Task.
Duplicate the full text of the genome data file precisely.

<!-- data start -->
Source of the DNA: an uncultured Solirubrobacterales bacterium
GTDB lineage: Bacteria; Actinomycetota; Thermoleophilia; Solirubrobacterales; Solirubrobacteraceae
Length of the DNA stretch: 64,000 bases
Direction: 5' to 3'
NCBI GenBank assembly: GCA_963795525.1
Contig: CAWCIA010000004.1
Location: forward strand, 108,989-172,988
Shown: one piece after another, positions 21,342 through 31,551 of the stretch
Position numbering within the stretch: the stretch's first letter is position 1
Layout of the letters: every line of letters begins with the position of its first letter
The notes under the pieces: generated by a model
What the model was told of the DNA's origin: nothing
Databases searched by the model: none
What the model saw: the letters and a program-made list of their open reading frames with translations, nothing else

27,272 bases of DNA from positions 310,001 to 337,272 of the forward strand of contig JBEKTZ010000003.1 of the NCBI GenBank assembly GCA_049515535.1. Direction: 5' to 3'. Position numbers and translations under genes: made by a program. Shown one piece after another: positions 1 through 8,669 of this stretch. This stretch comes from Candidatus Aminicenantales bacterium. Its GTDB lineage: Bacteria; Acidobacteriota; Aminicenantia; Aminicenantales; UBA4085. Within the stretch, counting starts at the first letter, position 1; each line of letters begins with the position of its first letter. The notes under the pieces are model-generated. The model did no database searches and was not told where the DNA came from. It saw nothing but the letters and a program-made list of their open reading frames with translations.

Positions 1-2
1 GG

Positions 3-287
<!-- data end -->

Source of the DNA: an uncultured Solirubrobacterales bacterium
GTDB lineage: Bacteria; Actinomycetota; Thermoleophilia; Solirubrobacterales; Solirubrobacteraceae
Length of the DNA stretch: 64,000 bases
Direction: 5' to 3'
NCBI GenBank assembly: GCA_963795525.1
Contig: CAWCIA010000004.1
Location: forward strand, 108,989-172,988
Shown: one piece after another, positions 21,342 through 31,551 of the stretch
Position numbering within the stretch: the stretch's first letter is position 1
Layout of the letters: every line of letters begins with the position of its first letter
The notes under the pieces: generated by a model
What the model was told of the DNA's origin: nothing
Databases searched by the model: none
What the model saw: the letters and a program-made list of their open reading frames with translations, nothing else

27,272 bases of DNA from positions 310,001 to 337,272 of the forward strand of contig JBEKTZ010000003.1 of the NCBI GenBank assembly GCA_049515535.1. Direction: 5' to 3'. Position numbers and translations under genes: made by a program. Shown one piece after another: positions 1 through 8,669 of this stretch. This stretch comes from Candidatus Aminicenantales bacterium. Its GTDB lineage: Bacteria; Acidobacteriota; Aminicenantia; Aminicenantales; UBA4085. Within the stretch, counting starts at the first letter, position 1; each line of letters begins with the position of its first letter. The notes under the pieces are model-generated. The model did no database searches and was not told where the DNA came from. It saw nothing but the letters and a program-made list of their open reading frames with translations.

Positions 1-2
1 GG

Positions 3-287